IFComp 2020 Schedule and Info

All competition deadlines specifically mean 11:59 PM, Eastern time, on the given dates.

  • July 1: The competition website is open for authors to declare their intent to enter this year’s competition.
  • September 1: The last date that authors can register their intent to enter.
  • September 28: The last date that authors can upload their games to the competition site. Everyone starts counting down the hours, eager to explore all the new IFfy goodness.
  • October 1: The games are released to the public, and the judging period begins.
  • November 15: All votes must be submitted by the end of the day. The competition results are announced shortly afterwards. Prize choosing and distribution begins.

Tags have been created: ifcomp2020 for general discussion, and ifcomp2020-game for discussion of specific games and reviews.

There will be a private discussion category restricted to 2020 author entrants only which will open when the games are released or slightly before. If you provide your Forum Username to the organizers they can add you to the group when the Comp opens, or you will be able to make a specific request to join once the competition gets going from the “Groups” section under the forum hamburger menu.


Just a bump as a reminder: If you intend to enter IFComp 2020, September 1st is the deadline to declare your intent to enter. Your game needn’t be finished and uploaded until September 28, but you must have an intent registered for that game by September 1st on ifcomp.org for your game to be eligible.

Remember intents are a soft commitment: You can withdraw an intent at any time if you change your mind, and any intents without a game uploaded by Sep 28 will be automatically withdrawn. Get your intent in as a placeholder ASAP even if you’re on the fence.

The IFComp site is also great in that you can test upload your game or a test build so you can see how it will appear and operate with all the entry information:

Download is always available, and will simply let the player download a copy of the game file you uploaded to ifcomp.org. (If the game is a single HTML file, then it’ll open in the player’s browser instead.)

Walkthrough appears if you’ve added a separate walkthrough file to your entry via the entry form. It’s a simple link to whatever that file is.

The Play Online button appears if any one of the following is true about your uploaded entry file:

  • It’s a single HTML file (as is typically the case with Twine games, for example).
  • It’s a Zip archive containing a file named “index.html” at its top level. (This includes website directories output by Inform while using the “Release along with an interpreter” option.)
  • It’s a single z-code or Glulx file as output by Inform.

If something doesn’t seem to be working like you’d expect, please contact the organizers.

Just be sure if you do a test upload and then change your mind about entering that you withdraw your intent, or remove the playable game file. It has happened in the past that someone entered a not-quite-complete game by accident when they had a test build uploaded and forgot it would go live on the deadline.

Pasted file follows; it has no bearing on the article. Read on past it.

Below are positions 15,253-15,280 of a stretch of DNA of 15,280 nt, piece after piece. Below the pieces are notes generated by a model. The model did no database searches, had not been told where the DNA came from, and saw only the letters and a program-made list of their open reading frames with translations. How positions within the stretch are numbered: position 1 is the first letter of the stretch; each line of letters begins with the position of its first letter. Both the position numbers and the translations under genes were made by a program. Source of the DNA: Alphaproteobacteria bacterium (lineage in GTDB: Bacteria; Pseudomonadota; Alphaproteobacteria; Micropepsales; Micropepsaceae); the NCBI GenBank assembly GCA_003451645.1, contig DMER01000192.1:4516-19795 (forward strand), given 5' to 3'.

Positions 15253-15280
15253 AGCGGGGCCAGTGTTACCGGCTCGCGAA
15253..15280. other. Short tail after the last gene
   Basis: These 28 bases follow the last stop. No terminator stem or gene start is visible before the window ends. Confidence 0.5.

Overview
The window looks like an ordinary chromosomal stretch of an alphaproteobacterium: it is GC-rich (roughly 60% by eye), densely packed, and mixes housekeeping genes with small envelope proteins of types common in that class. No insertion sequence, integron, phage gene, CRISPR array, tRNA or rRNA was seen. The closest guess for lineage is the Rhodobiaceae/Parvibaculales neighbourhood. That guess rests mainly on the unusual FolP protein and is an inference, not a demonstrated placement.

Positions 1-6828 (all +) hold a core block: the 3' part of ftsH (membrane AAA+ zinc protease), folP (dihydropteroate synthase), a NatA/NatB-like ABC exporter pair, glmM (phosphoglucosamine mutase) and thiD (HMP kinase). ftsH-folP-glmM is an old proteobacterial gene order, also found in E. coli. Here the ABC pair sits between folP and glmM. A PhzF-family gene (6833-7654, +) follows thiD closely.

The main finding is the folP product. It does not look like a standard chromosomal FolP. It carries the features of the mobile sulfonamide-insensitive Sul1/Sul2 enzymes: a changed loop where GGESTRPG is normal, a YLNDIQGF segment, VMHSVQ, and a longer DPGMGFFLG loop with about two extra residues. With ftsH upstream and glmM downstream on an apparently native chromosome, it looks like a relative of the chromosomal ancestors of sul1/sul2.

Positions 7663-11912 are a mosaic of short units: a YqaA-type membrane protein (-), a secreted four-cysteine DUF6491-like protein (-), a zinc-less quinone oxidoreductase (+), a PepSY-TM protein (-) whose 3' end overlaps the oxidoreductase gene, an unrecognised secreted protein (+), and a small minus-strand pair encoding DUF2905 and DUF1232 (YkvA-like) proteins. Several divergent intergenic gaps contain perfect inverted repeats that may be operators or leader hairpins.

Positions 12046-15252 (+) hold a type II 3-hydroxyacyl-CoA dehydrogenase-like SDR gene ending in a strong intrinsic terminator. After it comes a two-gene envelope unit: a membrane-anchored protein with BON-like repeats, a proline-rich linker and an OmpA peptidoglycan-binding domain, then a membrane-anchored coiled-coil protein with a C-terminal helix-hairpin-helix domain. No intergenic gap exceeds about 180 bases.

This topic is worth a bump, although by now it’s a little late for beta testers for 2020 if you have an extensive game.

Spoiler: The author is employing sarcasm, make sure your games are tested by at least one other person!


It is time…


104 games, holy cats! And two extra weeks judging! Very exciting!


I think we’re crashing the Internet!


Good luck everyone! Holy crap that is so many games!


What a delicious selection of games! I’m looking forward to playing as many as I can.


Super excited! What a great range of games and ideas!


Is 104 an historically large number of entries (spoken with the conviction that someone will just know the answer and save me the bother of looking up the stats)?


Yeah. IIRC it has been 60-80 for the last few years and everyone has been wringing their hands over how overwhelmingly large the comp has gotten. :wink:

It is – the announcement blog post even has a chart of entries over time!

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In fact when we did a survey a couple of years ago, “the comp is overwhelmingly large” was not the majority response. The blog post talks about this.


Which points out that …

we need a better judge-to-author ratio

Does anyone know what the judge to author ratio is?

It was definitely nice to enjoy more reviews of our work when there were fewer entries, but I’d rather have more people making and entering works – to me, more IF is a win.


You can look at the results page of past comps to see how many votes each game received. The winning game last year, Zozzled received 64 total votes. There were 80+ games entered, so fewer people reviewed the winning game than there were entrants.

Entrants cannot vote in the main judging. People have groused before that if “everybody enters the Comp, there’s nobody left to vote!”


Yes, but I was wondering how many different people cast a vote during the voting period. (Judges are not required to vote for every game.)

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No, I’m sorry; I should have said something to indicate that that wasn’t serious. I’ve seen a small amount of concern, and I gather that last year there was some serious discussion about how to raise the visibility of the comp in order to have more judges. But it always amuses me that there’s any concern about the size when I’d consider it to be relatively tiny.